Wayne, homeless with untreated schizophrenia and bipolar disorder, committed armed robbery. He was sentenced to five years in prison.    

In prison, Wayne was placed in a psychiatric unit. There, he finally received the treatment he needed to address the progression of his mental health issues.   

Wayne’s prison experience is not unlike that of many people with mental illness who find themselves incarcerated. Prisons have become the only place where many disenfranchised people with behavioral issues have been able to receive the services they desperately need.

But in far too many cases, the progress is undone when these individuals leave prison. They are released to the street in one of our urban centers, without a home, a job, an income or the behavioral health supports and services they need. Not surprisingly, the cycle repeats. Many of these men and women find themselves back in prison within the year.  

Innovative Family ReEntry Program Changes The Outcome  

In 2015, Family ReEntry opened Dana’s House in New Haven.  

At this residential facility, people on parole are seen by a clinical team comprised of a licensed clinical social worker, a case manager, a psychiatric nurse practitioner and a parole officer. Case aides offer support 24 hours a day, 7 days a week. This ensures resident safety and access to medication and medical care as needed.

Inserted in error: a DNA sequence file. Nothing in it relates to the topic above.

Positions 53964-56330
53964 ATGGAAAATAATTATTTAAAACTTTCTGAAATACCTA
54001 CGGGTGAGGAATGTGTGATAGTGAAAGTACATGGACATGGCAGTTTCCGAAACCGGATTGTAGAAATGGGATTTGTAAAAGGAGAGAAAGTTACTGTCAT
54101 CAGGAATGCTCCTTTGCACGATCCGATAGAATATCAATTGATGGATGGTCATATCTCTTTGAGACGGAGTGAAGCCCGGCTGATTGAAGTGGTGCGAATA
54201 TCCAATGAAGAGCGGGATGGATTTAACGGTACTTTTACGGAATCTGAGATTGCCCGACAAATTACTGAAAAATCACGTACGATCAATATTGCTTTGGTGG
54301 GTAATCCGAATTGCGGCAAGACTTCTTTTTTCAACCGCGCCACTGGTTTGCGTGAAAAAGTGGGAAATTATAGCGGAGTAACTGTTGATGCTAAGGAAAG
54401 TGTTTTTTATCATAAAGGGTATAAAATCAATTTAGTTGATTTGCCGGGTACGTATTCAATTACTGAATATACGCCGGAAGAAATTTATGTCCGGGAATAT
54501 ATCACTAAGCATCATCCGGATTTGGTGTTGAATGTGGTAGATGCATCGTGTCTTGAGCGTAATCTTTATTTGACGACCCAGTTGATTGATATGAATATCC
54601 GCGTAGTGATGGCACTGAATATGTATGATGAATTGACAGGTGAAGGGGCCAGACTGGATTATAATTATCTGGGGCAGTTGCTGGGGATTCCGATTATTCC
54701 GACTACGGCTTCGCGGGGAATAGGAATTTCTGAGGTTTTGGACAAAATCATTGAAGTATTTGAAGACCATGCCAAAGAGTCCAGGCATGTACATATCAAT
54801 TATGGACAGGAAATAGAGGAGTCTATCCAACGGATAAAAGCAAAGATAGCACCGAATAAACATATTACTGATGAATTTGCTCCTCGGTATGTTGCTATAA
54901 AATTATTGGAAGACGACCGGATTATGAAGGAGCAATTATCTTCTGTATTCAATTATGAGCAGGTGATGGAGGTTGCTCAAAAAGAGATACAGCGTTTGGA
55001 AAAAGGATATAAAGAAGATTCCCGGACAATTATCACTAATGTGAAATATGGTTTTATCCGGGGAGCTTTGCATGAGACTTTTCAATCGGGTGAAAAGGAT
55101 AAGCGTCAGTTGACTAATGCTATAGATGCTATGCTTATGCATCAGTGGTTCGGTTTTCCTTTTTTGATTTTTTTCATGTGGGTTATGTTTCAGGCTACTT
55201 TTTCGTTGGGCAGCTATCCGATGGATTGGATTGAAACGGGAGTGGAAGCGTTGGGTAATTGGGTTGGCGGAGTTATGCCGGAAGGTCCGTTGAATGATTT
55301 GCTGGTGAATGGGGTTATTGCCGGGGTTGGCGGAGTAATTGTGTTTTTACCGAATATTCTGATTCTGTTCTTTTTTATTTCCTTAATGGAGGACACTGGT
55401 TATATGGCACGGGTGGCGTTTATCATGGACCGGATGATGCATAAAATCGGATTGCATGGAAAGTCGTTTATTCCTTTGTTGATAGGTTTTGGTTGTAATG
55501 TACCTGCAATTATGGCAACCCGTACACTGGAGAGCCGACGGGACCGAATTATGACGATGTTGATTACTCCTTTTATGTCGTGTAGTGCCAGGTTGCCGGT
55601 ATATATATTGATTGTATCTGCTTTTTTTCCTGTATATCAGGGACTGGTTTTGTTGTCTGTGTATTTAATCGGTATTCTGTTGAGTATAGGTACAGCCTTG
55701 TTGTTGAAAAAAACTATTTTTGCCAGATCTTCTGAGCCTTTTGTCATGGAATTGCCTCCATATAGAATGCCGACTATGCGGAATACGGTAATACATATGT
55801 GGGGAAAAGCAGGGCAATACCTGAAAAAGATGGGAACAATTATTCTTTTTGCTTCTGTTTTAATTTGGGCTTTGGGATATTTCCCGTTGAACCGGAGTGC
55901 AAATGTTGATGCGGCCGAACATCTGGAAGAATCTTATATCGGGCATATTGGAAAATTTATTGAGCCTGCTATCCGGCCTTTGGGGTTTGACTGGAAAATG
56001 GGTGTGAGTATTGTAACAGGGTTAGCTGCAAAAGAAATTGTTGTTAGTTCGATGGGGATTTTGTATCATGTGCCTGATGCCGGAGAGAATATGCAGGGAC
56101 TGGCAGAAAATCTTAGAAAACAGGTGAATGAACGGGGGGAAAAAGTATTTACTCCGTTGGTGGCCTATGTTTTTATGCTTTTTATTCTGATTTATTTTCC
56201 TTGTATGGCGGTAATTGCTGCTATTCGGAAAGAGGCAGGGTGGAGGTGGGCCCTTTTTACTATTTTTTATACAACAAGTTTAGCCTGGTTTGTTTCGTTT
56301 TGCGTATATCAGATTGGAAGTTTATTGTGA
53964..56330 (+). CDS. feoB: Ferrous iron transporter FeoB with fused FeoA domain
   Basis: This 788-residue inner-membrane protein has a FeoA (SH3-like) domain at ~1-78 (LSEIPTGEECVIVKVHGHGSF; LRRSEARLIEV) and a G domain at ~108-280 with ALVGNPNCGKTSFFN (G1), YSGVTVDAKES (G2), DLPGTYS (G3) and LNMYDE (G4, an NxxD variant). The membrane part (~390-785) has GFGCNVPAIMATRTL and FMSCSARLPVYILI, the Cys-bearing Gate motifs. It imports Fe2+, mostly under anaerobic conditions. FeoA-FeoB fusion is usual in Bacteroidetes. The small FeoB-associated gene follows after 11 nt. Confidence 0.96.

But the power of Dana’s House goes far deeper. A therapeutic community of support among the residence is nurtured and developed. Together, the residence address their anxieties and concerns as they prepare to transition into the community.

This innovative reentry program for the reentry was the first in Connecticut, and it remains the only one.

8 Months At Dana’s House

Wayne spent eight months at Dana’s House. He received individual and group therapy, medication management and case management services. He also was able to explore the community around him. Off-site passes, furloughs and access to regional medical and supportive services paved the way for a successful reentry.  

Guided by Dana’s staff, Wayne found a furnished apartment and established relationships with a long term behavioral health care provider. He now lives independently, with the assistance of a Conservator. He is participating in a job training program.

“Dana’s House was brought to me by God,” says Wayne, “and my fellow Dana’s House residents remain my brotherhood.” He feels certain that without Dana’s House, he would have discharged from prison, “with nowhere to go.”

Help Meet The Unmet Need

Hundreds of people released from Connecticut prisons each year need the programs that Dana’s House provides. Only a fraction are now being served.

Even worse, the quality post-incarcerations programs  that reduce the rate of re-incarceration have been dismantled by successive years of budgeting cutting.

It’s time we stop our retreat. It’s time we take smart step forward to ending the cycle of incarceration Please stand-up and join the fight to transform reentry in Connecticut.